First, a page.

The chief executive of one of the world’s largest lingerie manufacturers who makes intimates for Rihanna, Marks and Spencer and H&M is putting his $500mn business up for sale after his children declined to take over the company.
Erik Ryd, a low-profile entrepreneur based in Hong Kong, said his company had capitalised on a pandemic-fuelled comfort clothing surge and was expected to increase revenue by as much as 17 per cent in 2022 to $684mn.
Hop Lun, which manufactures in China, Indonesia and Bangladesh, employs more than 30,000 people and produces 94mn pieces of lingerie a year. The company has 14 factories, including in Indonesia, a preferred destination for US brands and where they do some production for Victoria’s Secret.
“We have rebounded very quickly from Covid . . . we expect next year to grow [revenue] to nearly $700mn,” Ryd said in an interview with the Financial Times.
Ryd said that during the pandemic there was an explosion of new online brands searching for a supplier to manufacture bras, which have up to 20 different components. “It’s a bit of a specialist area, it’s not like making a T-shirt,” he said.
But despite the pandemic success, Ryd, 60, from Sweden, is preparing to put Hop Lun up for sale. “It’s like when you’re getting old, and you have an old house that you have lived in . . . And maybe the kids, either they are not interested in the house, or they cannot handle the house,” he said.
“You want the house to be stable, successful, and go to the next level, but you also want to be part of it.”
Speaking at his office decorated with Scandinavian-style furniture in Lai Chi Kok, in Hong Kong’s rag trade heart of Kowloon, Ryd said that pandemic-related supply chain disruption had been an issue for the company.
He is in the process of identifying sites in Mexico, Morocco and eastern Europe to ensure five to 10 per cent of production can be done closer to retailers in the EU and US.
“I can see the future also maybe to have one or two factories, maybe more near Europe or near the US, to cater for more flexibility, more speed, and also to avoid some of the logistical drama and costs,” Ryd said.
The global lingerie market was worth $72bn in 2020, according to Mordor Intelligence, a market research company.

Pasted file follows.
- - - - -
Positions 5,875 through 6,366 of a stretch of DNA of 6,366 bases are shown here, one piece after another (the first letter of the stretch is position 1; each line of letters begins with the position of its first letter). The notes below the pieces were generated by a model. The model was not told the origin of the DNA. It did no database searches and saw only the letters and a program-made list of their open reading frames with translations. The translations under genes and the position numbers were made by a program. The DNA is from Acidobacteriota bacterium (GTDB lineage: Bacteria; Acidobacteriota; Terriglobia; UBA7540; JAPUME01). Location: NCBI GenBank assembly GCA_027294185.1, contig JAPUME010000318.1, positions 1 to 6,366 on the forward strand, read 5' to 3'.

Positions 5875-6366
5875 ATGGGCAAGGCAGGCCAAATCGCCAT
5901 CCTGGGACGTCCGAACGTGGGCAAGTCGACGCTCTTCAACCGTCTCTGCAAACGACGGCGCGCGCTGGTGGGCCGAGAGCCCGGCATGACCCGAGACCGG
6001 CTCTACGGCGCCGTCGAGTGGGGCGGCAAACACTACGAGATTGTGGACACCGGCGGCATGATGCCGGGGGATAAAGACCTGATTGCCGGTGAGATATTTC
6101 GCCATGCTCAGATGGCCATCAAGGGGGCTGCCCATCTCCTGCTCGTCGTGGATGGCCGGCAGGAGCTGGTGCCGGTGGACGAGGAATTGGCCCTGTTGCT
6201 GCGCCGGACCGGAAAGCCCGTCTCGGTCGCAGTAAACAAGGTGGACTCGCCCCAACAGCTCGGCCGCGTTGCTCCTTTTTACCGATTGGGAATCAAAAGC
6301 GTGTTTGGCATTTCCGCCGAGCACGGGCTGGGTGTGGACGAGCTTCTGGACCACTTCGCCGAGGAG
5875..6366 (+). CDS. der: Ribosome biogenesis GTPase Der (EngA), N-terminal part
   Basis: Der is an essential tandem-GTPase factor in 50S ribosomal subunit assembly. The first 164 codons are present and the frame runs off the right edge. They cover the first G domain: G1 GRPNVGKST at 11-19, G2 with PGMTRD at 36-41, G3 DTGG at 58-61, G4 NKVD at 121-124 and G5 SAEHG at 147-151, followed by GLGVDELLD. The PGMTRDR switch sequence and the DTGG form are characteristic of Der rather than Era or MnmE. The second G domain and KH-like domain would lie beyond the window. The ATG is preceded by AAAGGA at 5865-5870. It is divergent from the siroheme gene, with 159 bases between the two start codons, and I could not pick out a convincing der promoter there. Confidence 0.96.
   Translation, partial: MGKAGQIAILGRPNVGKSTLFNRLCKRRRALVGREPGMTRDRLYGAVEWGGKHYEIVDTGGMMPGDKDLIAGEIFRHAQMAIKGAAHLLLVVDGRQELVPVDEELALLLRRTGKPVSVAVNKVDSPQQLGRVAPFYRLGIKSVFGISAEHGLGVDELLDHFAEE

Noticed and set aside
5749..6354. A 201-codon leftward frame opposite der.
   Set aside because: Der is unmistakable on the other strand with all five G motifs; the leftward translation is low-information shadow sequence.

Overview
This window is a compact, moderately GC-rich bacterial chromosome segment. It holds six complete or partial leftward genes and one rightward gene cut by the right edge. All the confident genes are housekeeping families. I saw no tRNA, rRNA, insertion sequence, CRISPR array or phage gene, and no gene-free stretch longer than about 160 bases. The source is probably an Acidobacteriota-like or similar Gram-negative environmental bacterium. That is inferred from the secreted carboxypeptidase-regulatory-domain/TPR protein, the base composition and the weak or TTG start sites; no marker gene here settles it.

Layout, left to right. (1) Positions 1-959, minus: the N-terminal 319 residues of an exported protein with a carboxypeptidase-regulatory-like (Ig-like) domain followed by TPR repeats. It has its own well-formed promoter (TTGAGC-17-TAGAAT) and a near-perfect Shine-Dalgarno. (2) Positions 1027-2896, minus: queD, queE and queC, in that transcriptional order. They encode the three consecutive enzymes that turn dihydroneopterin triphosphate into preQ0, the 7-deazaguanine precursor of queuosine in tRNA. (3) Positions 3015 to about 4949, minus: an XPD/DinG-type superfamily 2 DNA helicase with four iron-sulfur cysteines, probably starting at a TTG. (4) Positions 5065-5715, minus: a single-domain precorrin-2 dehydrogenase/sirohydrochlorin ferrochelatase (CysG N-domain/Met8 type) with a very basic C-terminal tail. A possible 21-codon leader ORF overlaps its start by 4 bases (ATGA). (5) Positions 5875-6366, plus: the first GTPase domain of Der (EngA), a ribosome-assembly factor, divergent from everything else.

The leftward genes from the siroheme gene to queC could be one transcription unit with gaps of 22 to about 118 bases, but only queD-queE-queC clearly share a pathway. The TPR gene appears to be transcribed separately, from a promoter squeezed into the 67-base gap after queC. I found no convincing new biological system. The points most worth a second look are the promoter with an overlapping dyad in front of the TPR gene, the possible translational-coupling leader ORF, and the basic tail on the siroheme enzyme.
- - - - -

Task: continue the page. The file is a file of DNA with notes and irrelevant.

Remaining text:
While Hop Lun’s revenue dipped slightly to $409mn in the first year of the pandemic from $420mn in 2019, sales rose in 2021 to $583mn with the demand for comfortable work-from-home underwear reviving growth.
In 2020, UK retailer Figleaves reported a 40 per cent rise in sales of non-wired bras and bralettes, while NPD Group, a market research firm, said there was a 32 per cent increase in sports bra sales the same year.
“There’s a big change in the demand. So a lot of wire-free, a lot of bralettes, a lot of sports bras,” Ryd said. “We have developed well over Covid.”
Junni Zhang, who works for market research firm Daxue Consulting, said customers had embraced “anti-body shaming” comfortable underwear and activewear.
“More and more female consumers pay attention to fitness activities, such as yoga,” she said. Technavio, a market research firm, listed Hop Lun as one of the world’s main lingerie vendors in a January report.
Ryd has kept a low profile throughout his 30-year career. “[Other companies] have foreigners who work for them but there is always a Chinese boss,” he said. “A big material supplier said ‘Oh, we still wonder who is really behind Hop Lun?’”
Ryd first moved to Hong Kong in the late 1980s with H&M to source intimates. He left to start Hop Lun in 1993, then entered mainland China in 1999 without a local partner and set up a factory in Dongguan, in China’s southern manufacturing heartland. “China at that time, it was just opening up and you can imagine the energy,” he said.
While Hop Lun still has two factories in the southern Chinese provinces of Jiangxi and Guangdong, a larger proportion of their production is moving into south-east Asia as a result of US-China trade tensions and rising wages in China as its economy develops.
“All the sample making, all the details about the fitting, the technical part and the material is actually still done in China,” he said.
“We also have a few emerging Chinese customers, [but] our China production is mainly for [Chinese brands] and some speed orders or some smaller quantity orders.”